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Additive Manufacturing of High Performance Copper-Based Components and Materials

Description:

OUSD (R&E) MODERNIZATION PRIORITY: General Warfighting Requirements (GWR)

 

TECHNOLOGY AREA(S): Materials / Processes

 

OBJECTIVE: Develop additive manufacturing (AM) processes to produce high performance copper-based components and materials.

 

DESCRIPTION: Additive manufacturing (AM) has matured rapidly over the past decade and is currently a viable manufacturing process in many industries. This is especially true in the production of polymer parts. AM not only allows production of specialized components in small quantities, but it also makes possible the creation of devices and materials that cannot be otherwise produced by traditional means. Additive manufacturing of metals has also matured rapidly; however, the utility of metal AM has not been realized as fully as for polymer processes. This is especially true in the defense electronics and defense systems industries.

 

To a large extent, AM has been seen as a tool for the production of solid models (rapid prototyping), on-demand manufacturing, and in the fabrication of complete parts where traditional fabrication techniques would require the joining of multiple components. However, the full potential of AM lies in the fabrication of parts and materials that cannot be realized by any other means. This is already being exploited in polymer AM processes where the material constituents can be changed “on the fly” during the fabrication process to achieve gradations in material properties that create specific performance characteristics. For example, the current state of the art for polymer-based materials allows the dielectric constant of a part to be varied throughout the part using advanced additive techniques.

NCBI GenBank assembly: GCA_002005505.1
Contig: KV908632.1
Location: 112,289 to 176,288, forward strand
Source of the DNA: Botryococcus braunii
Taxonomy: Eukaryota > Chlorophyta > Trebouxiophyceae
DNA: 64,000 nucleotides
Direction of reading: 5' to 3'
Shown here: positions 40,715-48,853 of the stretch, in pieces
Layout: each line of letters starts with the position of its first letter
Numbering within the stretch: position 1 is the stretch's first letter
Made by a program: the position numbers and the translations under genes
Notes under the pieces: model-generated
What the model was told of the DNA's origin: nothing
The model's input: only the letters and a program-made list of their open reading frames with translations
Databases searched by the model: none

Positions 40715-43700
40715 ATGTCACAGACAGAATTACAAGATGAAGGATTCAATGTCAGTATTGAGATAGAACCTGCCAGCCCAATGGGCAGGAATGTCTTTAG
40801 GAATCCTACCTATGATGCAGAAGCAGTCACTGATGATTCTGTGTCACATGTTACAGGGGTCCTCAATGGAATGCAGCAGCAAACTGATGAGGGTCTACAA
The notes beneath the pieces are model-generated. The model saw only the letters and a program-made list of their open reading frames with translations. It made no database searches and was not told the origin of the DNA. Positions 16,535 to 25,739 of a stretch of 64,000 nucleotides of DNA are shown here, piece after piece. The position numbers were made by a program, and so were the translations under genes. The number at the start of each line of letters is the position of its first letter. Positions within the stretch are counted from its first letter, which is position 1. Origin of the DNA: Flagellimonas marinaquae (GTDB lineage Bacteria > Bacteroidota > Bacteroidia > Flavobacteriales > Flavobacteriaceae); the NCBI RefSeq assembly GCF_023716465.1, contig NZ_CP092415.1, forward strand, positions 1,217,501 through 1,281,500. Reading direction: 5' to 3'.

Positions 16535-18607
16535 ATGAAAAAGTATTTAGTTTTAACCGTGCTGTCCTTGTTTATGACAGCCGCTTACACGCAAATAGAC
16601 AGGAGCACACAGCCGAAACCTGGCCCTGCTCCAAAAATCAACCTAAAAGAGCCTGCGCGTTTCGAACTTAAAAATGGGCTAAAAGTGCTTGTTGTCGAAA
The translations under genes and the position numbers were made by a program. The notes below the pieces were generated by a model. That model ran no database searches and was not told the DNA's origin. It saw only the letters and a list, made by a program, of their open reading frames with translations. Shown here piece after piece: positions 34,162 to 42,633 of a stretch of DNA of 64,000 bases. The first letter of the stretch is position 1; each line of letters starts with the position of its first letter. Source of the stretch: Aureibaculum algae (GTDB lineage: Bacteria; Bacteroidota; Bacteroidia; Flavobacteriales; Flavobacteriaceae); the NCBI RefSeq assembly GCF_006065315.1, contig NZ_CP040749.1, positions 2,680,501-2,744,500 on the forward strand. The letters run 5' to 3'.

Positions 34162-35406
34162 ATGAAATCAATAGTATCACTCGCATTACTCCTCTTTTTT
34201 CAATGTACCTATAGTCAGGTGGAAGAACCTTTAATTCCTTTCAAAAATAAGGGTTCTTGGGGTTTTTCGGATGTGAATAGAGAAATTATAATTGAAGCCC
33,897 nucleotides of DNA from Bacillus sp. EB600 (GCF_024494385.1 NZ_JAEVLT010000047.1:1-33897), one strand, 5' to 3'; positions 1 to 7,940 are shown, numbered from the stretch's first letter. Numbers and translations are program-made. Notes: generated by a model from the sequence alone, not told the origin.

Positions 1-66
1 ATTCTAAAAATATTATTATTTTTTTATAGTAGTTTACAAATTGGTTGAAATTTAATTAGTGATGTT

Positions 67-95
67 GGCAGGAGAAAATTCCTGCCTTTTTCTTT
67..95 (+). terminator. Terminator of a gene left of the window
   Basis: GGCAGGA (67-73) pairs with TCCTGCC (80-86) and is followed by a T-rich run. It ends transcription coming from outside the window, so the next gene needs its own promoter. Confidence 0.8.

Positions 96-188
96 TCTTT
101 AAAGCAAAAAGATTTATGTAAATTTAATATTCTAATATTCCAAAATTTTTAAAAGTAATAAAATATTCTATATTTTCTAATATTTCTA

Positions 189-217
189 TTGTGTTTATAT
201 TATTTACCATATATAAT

In defense electronics, stringent requirements place unparalleled demands on materials selection and performance, which directly increases cost. Mechanical and especially thermo-mechanical properties of metals used in high performance radio frequency (RF) and laser systems are a primary concern during design and material selection. These metals typically serve as mechanical supports and heat transfer paths for high power electronics. In other applications they serve directly as RF circuit components (such as connectors, transmission lines, waveguides, and antenna elements). Modern vacuum electronics use metal and ceramic construction exclusively, with material purity and performance being of paramount concern.

 

The Navy has a compelling interest in developing components and materials that increase the overall performance of high-power sensor (radar and electronic warfare) and weapon systems. Specifically, for this topic, this means developing AM processes for copper and copper-based materials and structural elements (at very small scales) that provide performance characteristics exceeding what can be obtained through traditional manufacturing processes. “Copper-based materials” include both copper alloys and metal matrix composites (including hybrid composites) where the primary metal constituent is copper. For structural (three-dimensional vice planar) elements, the interior dimensions of WR-10 waveguide (0.100 X 0.050 inches) serve as the benchmark for the feature size and aspect ratio desired. That is, RF circuit components are assumed to require this level of resolution and cooling channels should achieve these dimensions (or smaller) to be useful.